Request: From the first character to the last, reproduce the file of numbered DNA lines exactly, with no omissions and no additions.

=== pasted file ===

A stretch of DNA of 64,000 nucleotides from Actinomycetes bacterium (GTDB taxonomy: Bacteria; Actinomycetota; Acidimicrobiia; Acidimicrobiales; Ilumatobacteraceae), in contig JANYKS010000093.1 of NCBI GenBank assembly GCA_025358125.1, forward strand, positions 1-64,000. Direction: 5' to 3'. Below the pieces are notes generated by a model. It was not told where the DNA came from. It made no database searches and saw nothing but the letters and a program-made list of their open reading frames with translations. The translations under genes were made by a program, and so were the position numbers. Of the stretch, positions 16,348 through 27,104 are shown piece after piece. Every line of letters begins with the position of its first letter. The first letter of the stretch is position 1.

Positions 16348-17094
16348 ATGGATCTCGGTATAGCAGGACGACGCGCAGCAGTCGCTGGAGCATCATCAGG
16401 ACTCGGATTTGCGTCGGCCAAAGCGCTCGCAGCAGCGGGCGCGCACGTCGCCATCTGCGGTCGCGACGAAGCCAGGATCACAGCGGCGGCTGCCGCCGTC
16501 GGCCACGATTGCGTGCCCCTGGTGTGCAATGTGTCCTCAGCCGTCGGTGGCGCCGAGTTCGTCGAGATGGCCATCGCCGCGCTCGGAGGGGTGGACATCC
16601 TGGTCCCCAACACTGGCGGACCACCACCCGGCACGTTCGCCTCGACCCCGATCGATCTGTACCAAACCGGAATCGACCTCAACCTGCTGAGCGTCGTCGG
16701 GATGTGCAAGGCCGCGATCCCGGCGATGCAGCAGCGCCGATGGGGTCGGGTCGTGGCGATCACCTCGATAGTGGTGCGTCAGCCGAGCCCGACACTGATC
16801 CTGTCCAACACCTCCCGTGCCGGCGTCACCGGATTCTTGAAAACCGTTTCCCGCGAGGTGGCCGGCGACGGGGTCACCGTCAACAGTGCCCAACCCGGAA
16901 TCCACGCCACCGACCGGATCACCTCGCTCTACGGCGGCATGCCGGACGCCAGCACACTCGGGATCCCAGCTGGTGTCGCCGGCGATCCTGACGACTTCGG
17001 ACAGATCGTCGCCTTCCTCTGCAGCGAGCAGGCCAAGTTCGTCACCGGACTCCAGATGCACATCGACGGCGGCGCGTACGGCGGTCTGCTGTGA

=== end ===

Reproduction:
A stretch of DNA of 64,000 nucleotides from Actinomycetes bacterium (GTDB taxonomy: Bacteria; Actinomycetota; Acidimicrobiia; Acidimicrobiales; Ilumatobacteraceae), in contig JANYKS010000093.1 of NCBI GenBank assembly GCA_025358125.1, forward strand, positions 1-64,000. Direction: 5' to 3'. Below the pieces are notes generated by a model. It was not told where the DNA came from. It made no database searches and saw nothing but the letters and a program-made list of their open reading frames with translations. The translations under genes were made by a program, and so were the position numbers. Of the stretch, positions 16,348 through 27,104 are shown piece after piece. Every line of letters begins with the position of its first letter. The first letter of the stretch is position 1.

Positions 16348-17094
16348 ATGGATCTCGGTATAGCAGGACGACGCGCAGCAGTCGCTGGAGCATCATCAGG
16401 ACTCGGATTTGCGTCGGCCAAAGCGCTCGCAGCAGCGGGCGCGCACGTCGCCATCTGCGGTCGCGACGAAGCCAGGATCACAGCGGCGGCTGCCGCCGTC
16501 GGCCACGATTGCGTGCCCCTGGTGTGCAATGTGTCCTCAGCCGTCGGTGGCGCCGAGTTCGTCGAGATGGCCATCGCCGCGCTCGGAGGGGTGGACATCC
16601 TGGTCCCCAACACTGGCGGACCACCACCCGGCACGTTCGCCTCGACCCCGATCGATCTGTACCAAACCGGAATCGACCTCAACCTGCTGAGCGTCGTCGG
16701 GATGTGCAAGGCCGCGATCCCGGCGATGCAGCAGCGCCGATGGGGTCGGGTCGTGGCGATCACCTCGATAGTGGTGCGTCAGCCGAGCCCGACACTGATC
16801 CTGTCCAACACCTCCCGTGCCGGCGTCACCGGATTCTTGAAAACCGTTTCCCGCGAGGTGGCCGGCGACGGGGTCACCGTCAACAGTGCCCAACCCGGAA
16901 TCCACGCCACCGACCGGATCACCTCGCTCTACGGCGGCATGCCGGACGCCAGCACACTCGGGATCCCAGCTGGTGTCGCCGGCGATCCTGACGACTTCGG
17001 ACAGATCGTCGCCTTCCTCTGCAGCGAGCAGGCCAAGTTCGTCACCGGACTCCAGATGCACATCGACGGCGGCGCGTACGGCGGTCTGCTGTGA